together and walked out of the room. I saw Yulian Mastakovitch
afterwards shaking his head incredulously as our host talked to him.
After laughing to my heart's content I returned to the drawing-room.
There the great man, surrounded by fathers and mothers of families,
including the host and hostess, was saying something very warmly to a
lady to whom he had just been introduced. The lady was holding by the
hand the little girl with whom Yulian Mastakovitch had had the scene in
the parlour a little while before. Now he was launching into praises and
raptures over the beauty, the talents, the grace and the charming
manners of the charming child. He was unmistakably making up to the
mamma. The mother listened to him almost with tears of delight. The
father's lips were smiling. Our host was delighted at the general
satisfaction. All the guests, in fact, were sympathetically gratified;
even the children's games were checked that they might not hinder the
conversation: the whole atmosphere was saturated with reverence. I heard
afterwards the mamma of the interesting child, deeply touched, beg
Yulian Mastakovitch, in carefully chosen phrases, to do her the special
honour of bestowing upon them the precious gift of his acquaintance, and
heard with what unaffected delight Yulian Mastakovitch accepted the
invitation, and how afterwards the guests, dispersing in different
directions, moving away with the greatest propriety, poured out to one
another the most touchingly flattering comments upon the contractor, his
wife, his little girl, and, above all, upon Yulian Mastakovitch.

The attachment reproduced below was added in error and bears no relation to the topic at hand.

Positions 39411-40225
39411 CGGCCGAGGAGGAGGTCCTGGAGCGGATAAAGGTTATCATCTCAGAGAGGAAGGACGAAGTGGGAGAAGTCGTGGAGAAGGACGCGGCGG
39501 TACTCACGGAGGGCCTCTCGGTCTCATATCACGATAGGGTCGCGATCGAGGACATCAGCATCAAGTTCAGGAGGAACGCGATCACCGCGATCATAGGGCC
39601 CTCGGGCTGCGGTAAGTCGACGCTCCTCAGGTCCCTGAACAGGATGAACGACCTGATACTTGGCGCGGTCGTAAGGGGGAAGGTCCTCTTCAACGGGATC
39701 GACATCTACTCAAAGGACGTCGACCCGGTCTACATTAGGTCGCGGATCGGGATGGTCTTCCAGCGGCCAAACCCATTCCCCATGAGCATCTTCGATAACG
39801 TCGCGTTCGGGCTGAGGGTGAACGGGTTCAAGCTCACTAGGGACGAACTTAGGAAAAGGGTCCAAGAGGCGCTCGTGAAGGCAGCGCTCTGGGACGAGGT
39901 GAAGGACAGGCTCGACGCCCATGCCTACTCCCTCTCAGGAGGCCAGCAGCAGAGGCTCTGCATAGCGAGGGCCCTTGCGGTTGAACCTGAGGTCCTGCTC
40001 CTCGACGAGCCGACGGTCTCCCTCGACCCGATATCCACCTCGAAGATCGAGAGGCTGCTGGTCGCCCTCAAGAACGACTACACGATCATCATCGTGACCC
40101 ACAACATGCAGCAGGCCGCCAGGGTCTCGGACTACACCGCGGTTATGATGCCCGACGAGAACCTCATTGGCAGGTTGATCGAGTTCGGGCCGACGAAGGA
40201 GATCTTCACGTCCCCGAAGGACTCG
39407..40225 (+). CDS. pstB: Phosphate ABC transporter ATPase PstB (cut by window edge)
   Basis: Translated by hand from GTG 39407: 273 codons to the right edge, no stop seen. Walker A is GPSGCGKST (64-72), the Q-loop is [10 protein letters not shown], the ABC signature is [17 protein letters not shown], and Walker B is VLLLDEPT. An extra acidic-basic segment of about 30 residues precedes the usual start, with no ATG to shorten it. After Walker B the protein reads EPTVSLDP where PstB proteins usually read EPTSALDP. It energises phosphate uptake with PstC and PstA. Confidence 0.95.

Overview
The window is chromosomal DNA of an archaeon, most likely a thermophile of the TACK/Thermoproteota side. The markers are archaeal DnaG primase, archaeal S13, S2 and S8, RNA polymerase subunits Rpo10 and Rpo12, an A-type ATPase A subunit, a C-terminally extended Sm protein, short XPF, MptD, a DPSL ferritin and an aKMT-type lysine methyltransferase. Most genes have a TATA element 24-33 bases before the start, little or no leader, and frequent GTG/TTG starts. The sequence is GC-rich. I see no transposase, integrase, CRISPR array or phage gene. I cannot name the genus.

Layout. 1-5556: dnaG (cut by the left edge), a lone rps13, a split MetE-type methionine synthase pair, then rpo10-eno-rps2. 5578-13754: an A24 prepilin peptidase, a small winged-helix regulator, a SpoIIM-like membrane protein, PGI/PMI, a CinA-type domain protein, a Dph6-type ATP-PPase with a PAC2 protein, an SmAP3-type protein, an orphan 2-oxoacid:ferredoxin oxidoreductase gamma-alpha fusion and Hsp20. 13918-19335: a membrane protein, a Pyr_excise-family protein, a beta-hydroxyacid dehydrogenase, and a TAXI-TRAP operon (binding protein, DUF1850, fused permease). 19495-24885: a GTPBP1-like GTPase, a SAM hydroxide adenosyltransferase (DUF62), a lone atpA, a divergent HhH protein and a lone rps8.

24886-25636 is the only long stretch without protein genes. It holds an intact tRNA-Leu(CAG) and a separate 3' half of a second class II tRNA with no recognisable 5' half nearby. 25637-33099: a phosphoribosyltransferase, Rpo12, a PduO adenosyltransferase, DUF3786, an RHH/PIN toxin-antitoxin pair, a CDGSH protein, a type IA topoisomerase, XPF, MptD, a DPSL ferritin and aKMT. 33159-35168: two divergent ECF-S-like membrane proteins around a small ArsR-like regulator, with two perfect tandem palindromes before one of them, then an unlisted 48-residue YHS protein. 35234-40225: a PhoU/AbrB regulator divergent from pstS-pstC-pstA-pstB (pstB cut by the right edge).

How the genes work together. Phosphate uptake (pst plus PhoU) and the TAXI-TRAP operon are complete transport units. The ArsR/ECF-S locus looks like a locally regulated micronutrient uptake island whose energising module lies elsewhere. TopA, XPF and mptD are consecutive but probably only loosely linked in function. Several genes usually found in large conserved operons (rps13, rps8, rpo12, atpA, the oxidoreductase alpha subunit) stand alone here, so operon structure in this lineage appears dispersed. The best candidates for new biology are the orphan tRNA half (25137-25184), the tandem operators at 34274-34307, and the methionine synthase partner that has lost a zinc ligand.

"Is that gentleman married?" I asked, almost aloud, of one of my
acquaintances, who was standing nearest to Yulian Mastakovitch. Yulian
Mastakovitch flung a searching and vindictive glance at me.
"No!" answered my acquaintance, chagrined to the bottom of his heart
by the awkwardness of which I had intentionally been guilty....
* * * * *
I passed lately by a certain church; I was struck by the crowd of
people in carriages. I heard people talking of the wedding. It was a
cloudy day, it was beginning to sleet. I made my way through the crowd
at the door and saw the bridegroom. He was a sleek, well-fed, round,
paunchy man, very gorgeously dressed up. He was running fussily about,
giving orders. At last the news passed through the crowd that the bride
was coming. I squeezed my way through the crowd and saw a marvellous
beauty, who could scarcely have reached her first season. But the beauty
was pale and melancholy. She looked preoccupied; I even fancied that her
eyes were red with recent weeping. The classic severity of every feature
of her face gave a certain dignity and seriousness to her beauty. But
through that sternness and dignity, through that melancholy, could be
seen the look of childish innocence; something indescribably na´ve,
fluid, youthful, which seemed mutely begging for mercy.
People were saying that she was only just sixteen. Glancing
attentively at the bridegroom, I suddenly recognized him as Yulian
Mastakovitch, whom I had not seen for five years. I looked at her. My
God! I began to squeeze my way as quickly as I could out of the church.
I heard people saying in the crowd that the bride was an heiress, that
she had a dowry of five hundred thousand ... and a trousseau worth ever
"It was a good stroke of business, though!" I thought as I made my
way into the street.